One of my all-time favorite children’s stories is “Blue Moose” by Daniel Pinkwater. Like many of Pinkwater’s stories it is an offbeat tale, populated with quirky characters, beautifully and evocatively written. In it, a large blue moose ambles into a restaurant in the snowy woods of Maine. The proprietor, unable to shoo the moose away, relents and invites him into the kitchen, feeding him bowls of clam chowder, fresh gingerbread, and steaming cups of coffee. The moose slurps his chowder appreciatively, inhaling its briny perfume and reveling in its creamy comfort. He is given a room and stays on as headwaiter, serving the restaurant’s loyal, if taciturn, customers and confounding the local game warden.
Every year right about now I reread this story and make a pot of chowder. I’m not quite sure what compels me to do this in late February, as opposed to, say, early December or mid-January. It is just one of those seasonal cravings that kicks in of its own accord and I merely submit to it.
But why am I writing about chowder, a distinctly American dish, on a blog devoted to Italian home cooking? The answer is that none of us cooks in a vacuum. Although I am 100 percent Italian, I was born in New York and raised in New Jersey, and my dad, whose parents were from Italy, was born and raised in Rhode Island. So we’ve always been big chowder lovers in my family. I’ve even had the pleasure of serving as a judge in an annual unofficial—but totally serious—chowder competition staged by a group of chowder aficionados in Annapolis whose winning entries in past years have included a lovely, if unconventional, curried succotash chowder and an excellent Maryland rockfish chowder. (I wrote a piece about chowder and the competition last year for NPR Kitchen Window.)
This year, I’m making a classic—New England clam chowder, featuring those beautiful cherrystones that you see at the top of this post. The recipe is adapted slightly from one in The Best Recipe Soups & Stews, by the editors of Cook’s Illustrated. I added a splash of vino because, after all, I am Italian.
(P.S. Special thanks to Adriana for scrubbing all the clams and Scott for shucking, chopping, mincing, and other prep duties requiring two hands.)
New England Clam Chowder
Adapted from The Best Recipe Soups & Stews, by the Editors of Cook’s Illustrated
Makes 6 servings
7 pounds medium-sized hard-shell clams, such as cherrystones (shells no bigger than 4 inches wide), washed and scrubbed clean
Bottled clam juice, if needed
4 to 5 slices thick-cut bacon (about 4 ounces), cut into 1/4-inch strips
1 large yellow onion, chopped medium
1/2 cup dry fruity white wine (I used Vermentino di Sardegna)
2 tablespoons unbleached all-purpose flour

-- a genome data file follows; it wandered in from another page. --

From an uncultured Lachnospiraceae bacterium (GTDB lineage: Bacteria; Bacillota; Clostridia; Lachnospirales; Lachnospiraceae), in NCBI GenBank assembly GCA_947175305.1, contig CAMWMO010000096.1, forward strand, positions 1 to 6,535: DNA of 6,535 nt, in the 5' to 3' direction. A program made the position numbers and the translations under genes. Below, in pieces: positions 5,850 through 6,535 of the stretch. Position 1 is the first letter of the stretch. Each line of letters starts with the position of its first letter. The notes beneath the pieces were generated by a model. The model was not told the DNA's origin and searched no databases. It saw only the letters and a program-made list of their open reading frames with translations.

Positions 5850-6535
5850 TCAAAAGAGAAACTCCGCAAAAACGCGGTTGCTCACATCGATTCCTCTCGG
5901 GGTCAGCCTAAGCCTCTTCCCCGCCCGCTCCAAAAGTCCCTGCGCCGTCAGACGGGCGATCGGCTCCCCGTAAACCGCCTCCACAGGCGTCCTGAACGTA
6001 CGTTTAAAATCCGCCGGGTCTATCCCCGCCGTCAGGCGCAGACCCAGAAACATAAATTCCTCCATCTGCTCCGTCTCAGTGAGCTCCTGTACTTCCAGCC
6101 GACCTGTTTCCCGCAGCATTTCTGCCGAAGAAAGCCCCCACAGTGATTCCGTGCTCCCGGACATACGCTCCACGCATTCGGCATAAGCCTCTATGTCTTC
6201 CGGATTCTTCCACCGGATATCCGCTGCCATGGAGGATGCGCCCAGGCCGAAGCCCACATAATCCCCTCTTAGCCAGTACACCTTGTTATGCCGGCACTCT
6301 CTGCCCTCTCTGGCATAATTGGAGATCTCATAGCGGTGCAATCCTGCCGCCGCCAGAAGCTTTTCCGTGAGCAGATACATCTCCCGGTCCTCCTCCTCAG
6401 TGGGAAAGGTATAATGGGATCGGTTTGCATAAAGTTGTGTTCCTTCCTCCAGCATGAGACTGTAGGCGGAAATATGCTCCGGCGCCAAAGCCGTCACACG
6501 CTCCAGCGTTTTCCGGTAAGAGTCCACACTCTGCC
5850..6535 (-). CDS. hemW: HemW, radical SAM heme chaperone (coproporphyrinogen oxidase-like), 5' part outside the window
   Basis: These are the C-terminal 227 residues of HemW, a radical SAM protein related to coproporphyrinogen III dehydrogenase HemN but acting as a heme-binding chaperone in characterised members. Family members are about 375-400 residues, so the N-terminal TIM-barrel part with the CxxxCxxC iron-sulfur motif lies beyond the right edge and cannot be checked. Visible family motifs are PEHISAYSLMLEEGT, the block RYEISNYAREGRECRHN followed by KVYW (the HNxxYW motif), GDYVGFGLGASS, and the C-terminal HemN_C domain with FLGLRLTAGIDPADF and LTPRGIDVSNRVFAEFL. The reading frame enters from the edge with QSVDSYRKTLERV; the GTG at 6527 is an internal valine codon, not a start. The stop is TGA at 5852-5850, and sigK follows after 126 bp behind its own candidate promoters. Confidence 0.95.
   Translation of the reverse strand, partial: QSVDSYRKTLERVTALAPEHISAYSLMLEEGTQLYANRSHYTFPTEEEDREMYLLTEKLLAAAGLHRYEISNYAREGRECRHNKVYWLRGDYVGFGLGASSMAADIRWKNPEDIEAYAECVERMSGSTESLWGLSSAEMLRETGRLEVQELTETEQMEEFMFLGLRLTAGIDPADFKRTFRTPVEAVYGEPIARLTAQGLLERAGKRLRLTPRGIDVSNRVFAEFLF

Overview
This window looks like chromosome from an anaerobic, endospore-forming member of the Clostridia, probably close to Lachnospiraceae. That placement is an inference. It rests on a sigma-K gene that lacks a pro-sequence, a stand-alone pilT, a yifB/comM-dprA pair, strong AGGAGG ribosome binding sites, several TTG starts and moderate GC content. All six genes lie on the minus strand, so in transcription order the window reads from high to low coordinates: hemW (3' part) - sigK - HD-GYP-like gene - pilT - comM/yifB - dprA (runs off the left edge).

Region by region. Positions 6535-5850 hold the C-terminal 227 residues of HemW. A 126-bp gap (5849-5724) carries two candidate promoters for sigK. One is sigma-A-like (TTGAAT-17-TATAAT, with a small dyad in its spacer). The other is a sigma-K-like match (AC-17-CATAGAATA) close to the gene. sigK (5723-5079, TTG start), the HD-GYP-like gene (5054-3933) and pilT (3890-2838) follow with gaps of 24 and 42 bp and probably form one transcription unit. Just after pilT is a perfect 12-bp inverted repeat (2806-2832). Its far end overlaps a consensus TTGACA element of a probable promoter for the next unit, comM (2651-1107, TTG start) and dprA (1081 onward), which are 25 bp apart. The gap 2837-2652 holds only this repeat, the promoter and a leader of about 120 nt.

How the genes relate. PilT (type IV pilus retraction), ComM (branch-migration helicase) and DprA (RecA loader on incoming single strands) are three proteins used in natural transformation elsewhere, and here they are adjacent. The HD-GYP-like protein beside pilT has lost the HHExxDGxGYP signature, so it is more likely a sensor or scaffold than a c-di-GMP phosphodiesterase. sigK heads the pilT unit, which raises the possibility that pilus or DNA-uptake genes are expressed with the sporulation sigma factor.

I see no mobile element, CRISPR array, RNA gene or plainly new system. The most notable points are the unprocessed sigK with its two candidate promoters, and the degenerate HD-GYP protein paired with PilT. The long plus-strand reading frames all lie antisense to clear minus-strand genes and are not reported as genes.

1 1/2 pounds red potatoes, scrubbed and cut into 1/2-inch dice
1 large bay leaf
4 or 5 small sprigs thyme
1 cup heavy cream
2 tablespoons minced fresh flat-leaf parsley
Freshly ground black pepper and salt to taste
Bring 3 cups water to a boil in a large stockpot. Add the clams and cover with a tight-fitting lid. Cook for 5 minutes, uncover, and stir with a wooden spoon. Quickly cover the pot and steam until the clams just begin to open, 2 to 4 minutes. Transfer the clams to a large bowl and cool slightly. Open the clams with a paring knife or clam knife, holding the clams over a bowl to catch all the juices. With the knife, sever the muscle that attaches the clam belly to the shell and transfer the meat to a cutting board. Discard the shells. Mince the clams, taking care to scrape away any dark green pasty stuff (the contents of the clam belly). Put the minced clams in a bowl and set aside.
Pour the clam broth from the pot, and any juices collected in the bowl, through a fine-mesh sieve lined with damp cheesecloth and into a 2-quart liquid-measuring cup. You should have about 5 cups; if not, add bottled clam juice to make 5 cups.
Put the bacon in a large Dutch oven or other heavy-bottomed pot and fry it over medium-low heat, stirring now and again, until the fat renders and the bacon crisps, about 10 minutes. Add the onion and cook, stirring occasionally, until softened, 7 to 8 minutes. Raise the heat to medium-high and pour in the wine. Let it bubble for a minute or so and return the heat to medium-low. Sprinkle in the flour and stir until lightly colored, 1 to 2 minutes. Gradually stir in the reserved clam broth. Add the potatoes, bay leaf, and thyme and simmer until the potatoes are tender but not mushy, 15 to 20 minutes.
Stir in the clams, cream, parsley, and a generous grinding of pepper. Taste and add salt if you like (between the saltiness of the bacon and the clam broth, my chowder was salty enough). Remove from the heat, discard the bay leaf and thyme sprigs, and serve immediately.